- Our internet connectivity is high. Household Broadband penetration is at 115 per cent. Singapore ranks among the top three connected cities in the world.
- Some of the differences in perceptions about Singapore
- Let me, in this context, touch on a couple of points made about human rights by Mr Galligan and how we feature in what is said to be a separate ideology – the Asian value system of human rights. If you look at Singapore in 1959 when we became a (self-governing) state and in 1965 when we were kicked out of the Federation and became independent, you will see a city that was poor, in the third-world, with no natural resources, surrounded by Malaysia in the north, which had just kicked us out, and Indonesia in the south. What can you do to survive as a city, many people warned us.
- 911 is a tragedy but it was never an existential threat for the US. For us, when World War II ended, the communists declared war on us. That involved thousands of highly-trained armed young men and women who were ideologically motivated, financed by communist countries. As many of you would recall, in the 1950s and 60s, there was a time when people thought that a large part of the world could be swept through with Communism. We were at the frontlines. And the British had to deal with that. They put in the predecessor to the Internal Security Act. We inherited it and added to it. There was paranoia, as you can understand, because of the existential threats. The communist threat, the threat of being kicked out of the Federation and the fact that our unemployment was high. A large part of our economy was dependent on the British bases here. You can imagine the economic challenges. We needed to move the population from a third-world mindset, with most of the population being people who came here as immigrants with no idea of nationalism, and bringing them forward into the 20th century and developing economically while ensuring security and stability. Those were huge challenges. I invite the audience to think about this point. Name a country that became independent in the 1950s, post-colonial, post-Second World War, name me one country that has done better, better than Singapore, despite the challenges.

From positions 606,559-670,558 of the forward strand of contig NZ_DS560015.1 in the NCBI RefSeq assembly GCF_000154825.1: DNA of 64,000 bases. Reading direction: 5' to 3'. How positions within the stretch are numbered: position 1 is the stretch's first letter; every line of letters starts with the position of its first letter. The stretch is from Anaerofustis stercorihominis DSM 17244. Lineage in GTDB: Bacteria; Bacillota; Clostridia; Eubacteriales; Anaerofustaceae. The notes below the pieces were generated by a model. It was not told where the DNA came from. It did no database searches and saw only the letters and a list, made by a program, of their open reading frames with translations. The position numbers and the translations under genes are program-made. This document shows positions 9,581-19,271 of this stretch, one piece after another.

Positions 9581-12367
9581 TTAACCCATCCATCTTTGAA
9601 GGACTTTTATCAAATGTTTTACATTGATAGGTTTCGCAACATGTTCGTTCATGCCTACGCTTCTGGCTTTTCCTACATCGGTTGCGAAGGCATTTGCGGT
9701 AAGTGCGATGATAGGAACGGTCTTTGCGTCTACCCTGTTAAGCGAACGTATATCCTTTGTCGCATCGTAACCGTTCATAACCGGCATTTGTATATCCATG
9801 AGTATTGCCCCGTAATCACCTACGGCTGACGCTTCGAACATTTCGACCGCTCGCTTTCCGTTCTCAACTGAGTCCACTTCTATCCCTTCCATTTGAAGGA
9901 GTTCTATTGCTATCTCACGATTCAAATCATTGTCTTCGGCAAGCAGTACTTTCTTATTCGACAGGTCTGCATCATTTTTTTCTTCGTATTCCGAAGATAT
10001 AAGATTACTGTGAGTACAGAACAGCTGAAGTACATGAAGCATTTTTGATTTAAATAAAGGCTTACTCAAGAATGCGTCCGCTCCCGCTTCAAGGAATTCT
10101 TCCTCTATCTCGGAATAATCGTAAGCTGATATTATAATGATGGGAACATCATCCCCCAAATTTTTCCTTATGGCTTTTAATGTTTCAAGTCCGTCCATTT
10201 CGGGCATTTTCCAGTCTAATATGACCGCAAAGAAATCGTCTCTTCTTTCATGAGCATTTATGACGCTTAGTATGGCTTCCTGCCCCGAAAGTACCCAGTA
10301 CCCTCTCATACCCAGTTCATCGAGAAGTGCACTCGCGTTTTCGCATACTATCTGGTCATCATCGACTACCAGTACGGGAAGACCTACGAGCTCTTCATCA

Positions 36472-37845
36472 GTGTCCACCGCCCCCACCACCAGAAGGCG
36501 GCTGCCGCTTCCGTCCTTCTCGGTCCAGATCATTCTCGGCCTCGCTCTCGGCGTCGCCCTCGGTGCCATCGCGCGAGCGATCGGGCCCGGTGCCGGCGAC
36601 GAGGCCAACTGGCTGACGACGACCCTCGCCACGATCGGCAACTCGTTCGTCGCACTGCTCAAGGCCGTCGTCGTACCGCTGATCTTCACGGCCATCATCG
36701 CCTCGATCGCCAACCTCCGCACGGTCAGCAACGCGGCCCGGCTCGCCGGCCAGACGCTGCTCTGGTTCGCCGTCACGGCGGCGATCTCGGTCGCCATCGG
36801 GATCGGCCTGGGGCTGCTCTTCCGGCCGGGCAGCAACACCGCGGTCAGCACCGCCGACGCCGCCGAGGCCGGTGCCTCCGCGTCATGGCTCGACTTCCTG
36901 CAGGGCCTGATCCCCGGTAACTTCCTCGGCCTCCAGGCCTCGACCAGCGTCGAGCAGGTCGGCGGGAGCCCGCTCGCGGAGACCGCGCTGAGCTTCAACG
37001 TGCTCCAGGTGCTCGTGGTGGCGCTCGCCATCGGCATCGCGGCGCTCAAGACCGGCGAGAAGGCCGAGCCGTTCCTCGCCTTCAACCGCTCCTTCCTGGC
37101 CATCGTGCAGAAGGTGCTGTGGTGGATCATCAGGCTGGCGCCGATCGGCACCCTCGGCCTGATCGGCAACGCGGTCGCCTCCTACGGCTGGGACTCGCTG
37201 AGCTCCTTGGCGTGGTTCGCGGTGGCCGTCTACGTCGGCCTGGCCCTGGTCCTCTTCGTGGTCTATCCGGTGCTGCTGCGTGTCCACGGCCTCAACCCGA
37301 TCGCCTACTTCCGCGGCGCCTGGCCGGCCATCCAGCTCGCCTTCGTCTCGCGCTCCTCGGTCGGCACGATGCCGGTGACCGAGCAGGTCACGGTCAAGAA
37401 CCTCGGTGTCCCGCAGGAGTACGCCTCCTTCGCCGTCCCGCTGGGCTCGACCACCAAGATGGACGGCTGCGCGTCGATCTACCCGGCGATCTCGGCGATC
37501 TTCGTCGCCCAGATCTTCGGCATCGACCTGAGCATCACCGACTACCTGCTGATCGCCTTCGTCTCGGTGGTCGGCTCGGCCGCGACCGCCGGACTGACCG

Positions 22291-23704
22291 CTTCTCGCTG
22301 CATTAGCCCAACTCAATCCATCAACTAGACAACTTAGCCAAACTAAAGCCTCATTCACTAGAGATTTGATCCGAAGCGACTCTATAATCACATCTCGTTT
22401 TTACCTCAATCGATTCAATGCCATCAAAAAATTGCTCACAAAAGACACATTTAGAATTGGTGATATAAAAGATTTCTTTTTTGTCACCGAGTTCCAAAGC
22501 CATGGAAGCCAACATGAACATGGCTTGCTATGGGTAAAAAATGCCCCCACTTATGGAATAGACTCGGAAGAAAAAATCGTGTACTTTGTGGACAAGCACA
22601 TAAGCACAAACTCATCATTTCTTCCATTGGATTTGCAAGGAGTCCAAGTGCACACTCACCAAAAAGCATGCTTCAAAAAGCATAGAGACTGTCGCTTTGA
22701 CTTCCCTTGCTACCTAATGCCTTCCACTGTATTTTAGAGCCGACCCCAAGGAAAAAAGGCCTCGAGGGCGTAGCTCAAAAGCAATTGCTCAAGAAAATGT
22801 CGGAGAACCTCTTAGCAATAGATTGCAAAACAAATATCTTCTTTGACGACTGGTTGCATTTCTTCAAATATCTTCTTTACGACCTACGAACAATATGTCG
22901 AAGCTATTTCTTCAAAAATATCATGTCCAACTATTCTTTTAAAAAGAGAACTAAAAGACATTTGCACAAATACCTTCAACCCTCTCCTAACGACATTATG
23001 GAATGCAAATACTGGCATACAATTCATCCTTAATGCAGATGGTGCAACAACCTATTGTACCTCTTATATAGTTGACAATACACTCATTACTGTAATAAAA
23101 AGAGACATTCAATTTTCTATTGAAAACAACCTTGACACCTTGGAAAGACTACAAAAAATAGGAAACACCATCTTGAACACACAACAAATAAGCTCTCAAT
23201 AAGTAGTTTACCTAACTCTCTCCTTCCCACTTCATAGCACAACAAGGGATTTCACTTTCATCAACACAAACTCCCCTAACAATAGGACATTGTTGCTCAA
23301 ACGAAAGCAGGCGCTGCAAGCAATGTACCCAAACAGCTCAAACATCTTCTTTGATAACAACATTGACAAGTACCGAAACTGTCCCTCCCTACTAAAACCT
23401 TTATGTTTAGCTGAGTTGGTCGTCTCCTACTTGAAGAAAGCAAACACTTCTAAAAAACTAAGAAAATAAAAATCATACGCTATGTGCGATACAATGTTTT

- And when you talk about human rights, if you take stability for granted, if you take education, healthcare for granted, if you take economic progress for granted, as the US had taken all these for granted in the 20th century because all the bases for development had been set.
- If you take your own security for granted, then you start thinking forward about the finer aspects of human rights. But first, you must secure the base and make sure that the country is safe to move along. That was the part that most countries were involved in, in the third world, post-Second World War, and unfortunately, most of them did not succeed well in that.
- Our success is that we took the institutions that the British gave us and we built upon them. We have a judiciary that is stronger today and more respected. It is a truly great institution that is ranked highly internationally. If you look at the institutions, whether it is civil service or the judiciary, or any other in Singapore, all these are free of corruption and they are efficient. None of this happens by an accident. None of this can take place with an absent rule of law. None of this can take place by controlling people’s minds. We have 115 per cent connectivity and you walk out there and you can get 5,500 international journals, it is hard to talk about controlling people’s minds. But that is the perception that you might get of Singapore if you have only read certain American newspapers, without having being here.
- I know some of you had a long flight, many of you, and I had meant to skip this part. But, I am going to talk to you a little bit about our approach to the press.
- If you read about Singapore in some American newspapers, you may not get the picture of prosperous modern city state, with strong adherence to the Rule of Law. Instead if you didn’t know Singapore and only read these journals, you may believe that we are a repressive, state that controls the people’s thoughts (as if that is possible in a modern, successful, wired and internationally connected city like Singapore), and that we unfairly target the press.